The greenback declined broadly on Wednesday after minutes from the U.S. Federal Reserves latest policy meeting suggested the possibility of more stimulus measures for the economy. The dollar index down 0.55 percent at 77.45. In the minutes, Fed members expressed concerns that the winding down of the central bank's massive purchases of mortgage securities could hold back a fragile housing market recovery. In addition, Fed officials expected unemployment to remain high for 'quite some time'.

Although the single currency nose-dived to 1.4282 at European opening after comments from ECB's Stark who said EU would not save Greece and indicated euro-zone economic situation has improved but outlook still uncertain, euro quickly staged a strong rebound from there. The rally later picked up more momentum in New York session from solid U.S. data and then the dovish FOMC minutes and price hit intra-day high of 1.4435 late in NY afternoon before stabilizing.

U.S. ADP National Employment report showed private employers shed 84,000 jobs in December (forecast was 73,000 jobs decrease), fewer than the revised 145,000 jobs lost in November.

Although sterling enjoyed a 'joy ride' to a high of 1.6065 in European morning due to some cross-buying of sterling, good selling interest there checked intra-day gain and short term speculators sold the pound as UK Services PMI failed to make any bullish excitement. Cable later tumbled to 1.5938 in NY morning before rebounding in tandem with euro on dovish FOMC minutes in NY afternoon.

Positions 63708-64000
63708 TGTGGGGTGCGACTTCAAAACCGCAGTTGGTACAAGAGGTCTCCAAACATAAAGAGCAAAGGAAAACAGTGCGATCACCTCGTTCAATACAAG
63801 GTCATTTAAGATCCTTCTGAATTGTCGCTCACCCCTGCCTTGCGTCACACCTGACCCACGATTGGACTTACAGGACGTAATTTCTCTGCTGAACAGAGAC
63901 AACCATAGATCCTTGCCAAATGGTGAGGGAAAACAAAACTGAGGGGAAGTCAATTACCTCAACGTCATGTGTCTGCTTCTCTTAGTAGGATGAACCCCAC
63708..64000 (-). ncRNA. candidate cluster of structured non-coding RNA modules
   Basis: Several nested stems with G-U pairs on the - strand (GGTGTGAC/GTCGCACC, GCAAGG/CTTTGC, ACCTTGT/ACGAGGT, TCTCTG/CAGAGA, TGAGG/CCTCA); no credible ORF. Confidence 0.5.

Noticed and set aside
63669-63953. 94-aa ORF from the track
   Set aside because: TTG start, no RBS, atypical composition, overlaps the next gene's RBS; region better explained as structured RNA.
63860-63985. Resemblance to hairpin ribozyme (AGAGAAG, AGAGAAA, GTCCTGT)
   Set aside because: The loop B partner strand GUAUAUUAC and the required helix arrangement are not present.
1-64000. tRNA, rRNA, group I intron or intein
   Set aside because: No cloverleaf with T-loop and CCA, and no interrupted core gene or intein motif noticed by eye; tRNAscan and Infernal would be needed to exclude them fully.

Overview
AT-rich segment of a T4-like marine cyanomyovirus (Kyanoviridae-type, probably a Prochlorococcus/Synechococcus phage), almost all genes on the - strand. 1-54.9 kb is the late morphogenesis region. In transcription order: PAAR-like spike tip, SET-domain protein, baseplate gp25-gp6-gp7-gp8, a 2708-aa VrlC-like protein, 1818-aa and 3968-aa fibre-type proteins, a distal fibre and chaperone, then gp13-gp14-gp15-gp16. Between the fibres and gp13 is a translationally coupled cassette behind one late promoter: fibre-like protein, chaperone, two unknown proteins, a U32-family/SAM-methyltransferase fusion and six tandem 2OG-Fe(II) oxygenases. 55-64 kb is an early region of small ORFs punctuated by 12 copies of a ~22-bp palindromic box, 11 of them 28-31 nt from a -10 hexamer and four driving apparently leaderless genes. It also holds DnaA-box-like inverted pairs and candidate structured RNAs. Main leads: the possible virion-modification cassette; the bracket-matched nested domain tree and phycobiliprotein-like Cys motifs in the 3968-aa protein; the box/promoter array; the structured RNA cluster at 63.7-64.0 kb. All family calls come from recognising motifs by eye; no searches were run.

U.K. services PMI rose to 56.8 in December from 56.6 in November. The modest rise in activity was slightly better than expectation which was tipped to remain at 56.6.

Versus the yen, dollar displayed apparent strength in both Asia and Europe. The pair eventually rose to intra-day high of 92.75 on renewed cross selling in jpy after the release of U.S. ISM non-manufacturing business activity index which came in at 53.7 in December compared to the expectation of 50.5 and the reading of 49.6 in November. U.S. ISM non-manufacturing PMI was 50.1, less than economists' forecast of 50.5, but well above previous reading of 48.7 in November.

Data to be released on Thursday include New Zealand trade balance, Australia trade balance, retail sales, Swiss CPI, EU retail sales, Germany industrial production, U.K. BOE rate decision, U.S. jobless claims , Canada Ivey PMI.